To trade in a real environment, a trading algorithm must have a logical foundation. It’s different from patterns that generate profits but cannot be interpreted. These patterns can be found by exhaustively searching past data. Past data should only be used to apply financial theory to a particular market.
The optimization process begins with a hypothesis in the form of a preliminary algorithm. It can be proposed by a professional based on their financial knowledge or practical experience. This preliminary algorithm is optimized on a sufficiently long historical data range to produce a complete, stable, and profitable algorithm. The past data range is called the insample data of the finetuned algorithm. This data range needs to reflect market volatility. The algorithm needs to make sufficient trading orders in this range for its performance to be statistically significant.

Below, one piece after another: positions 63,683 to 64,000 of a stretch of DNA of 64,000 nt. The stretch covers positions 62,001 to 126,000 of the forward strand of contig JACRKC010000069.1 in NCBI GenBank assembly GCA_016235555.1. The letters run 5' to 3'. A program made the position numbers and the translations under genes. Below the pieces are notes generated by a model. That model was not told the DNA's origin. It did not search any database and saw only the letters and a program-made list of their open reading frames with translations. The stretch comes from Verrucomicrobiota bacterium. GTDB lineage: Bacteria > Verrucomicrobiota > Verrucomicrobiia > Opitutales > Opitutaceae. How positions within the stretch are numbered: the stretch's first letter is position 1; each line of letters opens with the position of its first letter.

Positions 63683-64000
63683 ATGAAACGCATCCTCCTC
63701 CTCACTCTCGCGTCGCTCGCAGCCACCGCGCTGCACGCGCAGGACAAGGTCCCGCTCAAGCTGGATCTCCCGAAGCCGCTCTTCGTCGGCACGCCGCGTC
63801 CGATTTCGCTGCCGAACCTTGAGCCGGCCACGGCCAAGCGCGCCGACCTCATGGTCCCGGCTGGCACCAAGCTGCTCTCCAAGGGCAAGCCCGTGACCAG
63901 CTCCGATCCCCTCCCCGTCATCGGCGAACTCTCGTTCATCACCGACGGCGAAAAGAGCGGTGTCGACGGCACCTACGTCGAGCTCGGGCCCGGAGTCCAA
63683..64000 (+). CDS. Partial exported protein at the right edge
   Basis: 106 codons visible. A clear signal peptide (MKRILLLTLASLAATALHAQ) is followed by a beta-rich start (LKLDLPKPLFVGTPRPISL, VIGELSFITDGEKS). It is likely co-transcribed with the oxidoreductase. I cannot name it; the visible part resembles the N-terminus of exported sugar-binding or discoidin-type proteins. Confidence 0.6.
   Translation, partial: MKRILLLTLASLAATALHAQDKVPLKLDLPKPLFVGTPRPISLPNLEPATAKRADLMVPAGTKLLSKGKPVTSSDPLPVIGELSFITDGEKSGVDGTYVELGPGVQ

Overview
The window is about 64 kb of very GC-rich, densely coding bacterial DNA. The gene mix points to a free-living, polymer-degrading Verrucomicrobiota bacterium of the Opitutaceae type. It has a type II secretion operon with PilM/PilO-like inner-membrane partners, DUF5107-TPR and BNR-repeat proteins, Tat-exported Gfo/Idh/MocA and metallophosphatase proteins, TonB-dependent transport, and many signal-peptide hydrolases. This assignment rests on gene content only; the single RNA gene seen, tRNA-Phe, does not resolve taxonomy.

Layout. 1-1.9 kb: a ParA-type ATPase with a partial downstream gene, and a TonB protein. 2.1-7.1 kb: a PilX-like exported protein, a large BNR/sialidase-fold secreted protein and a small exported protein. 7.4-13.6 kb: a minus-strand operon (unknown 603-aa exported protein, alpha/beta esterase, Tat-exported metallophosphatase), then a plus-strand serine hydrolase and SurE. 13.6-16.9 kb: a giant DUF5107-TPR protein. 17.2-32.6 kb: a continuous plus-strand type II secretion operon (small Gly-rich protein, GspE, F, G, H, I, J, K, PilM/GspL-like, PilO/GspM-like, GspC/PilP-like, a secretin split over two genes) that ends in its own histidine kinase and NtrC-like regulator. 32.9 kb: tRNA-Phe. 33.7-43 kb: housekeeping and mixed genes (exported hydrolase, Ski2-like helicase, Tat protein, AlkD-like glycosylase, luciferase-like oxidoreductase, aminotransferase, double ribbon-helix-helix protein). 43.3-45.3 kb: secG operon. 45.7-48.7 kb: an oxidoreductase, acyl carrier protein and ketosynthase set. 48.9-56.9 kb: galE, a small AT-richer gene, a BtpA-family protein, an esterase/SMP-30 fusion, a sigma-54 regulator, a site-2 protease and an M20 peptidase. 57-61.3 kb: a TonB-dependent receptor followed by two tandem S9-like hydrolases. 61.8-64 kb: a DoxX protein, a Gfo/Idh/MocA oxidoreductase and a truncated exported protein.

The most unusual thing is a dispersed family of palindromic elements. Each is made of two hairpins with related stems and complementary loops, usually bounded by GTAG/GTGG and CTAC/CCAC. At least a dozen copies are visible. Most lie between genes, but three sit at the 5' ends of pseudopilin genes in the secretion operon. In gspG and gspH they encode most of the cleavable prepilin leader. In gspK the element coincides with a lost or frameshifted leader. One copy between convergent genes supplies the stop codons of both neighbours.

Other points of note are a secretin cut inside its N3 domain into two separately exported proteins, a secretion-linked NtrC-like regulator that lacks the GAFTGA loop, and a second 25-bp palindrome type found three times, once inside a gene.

A preliminary algorithm is refined by adding new rules and adjusting parameters so that its efficiency in the target market is optimal. The efficiency is measured by an objective function, and the target market is represented by an insample data set.
The optimal efficiency is the right balance between risk and return, and not when the algorithm reaches the highest return. The Sharpe ratio is often selected as the objective function. Limiting the risk of loss also helps an algorithm avoid overfitting. It’s a key issue in the algorithm development process.
Overfitting is a special phenomenon when an algorithm is specifically finetuned to get optimal results in specific sample data. However, when the tuned algorithm works on outofsample data, the efficiency is significantly reduced. When searching for the optimal parameters, algorithm developers should note two requirements: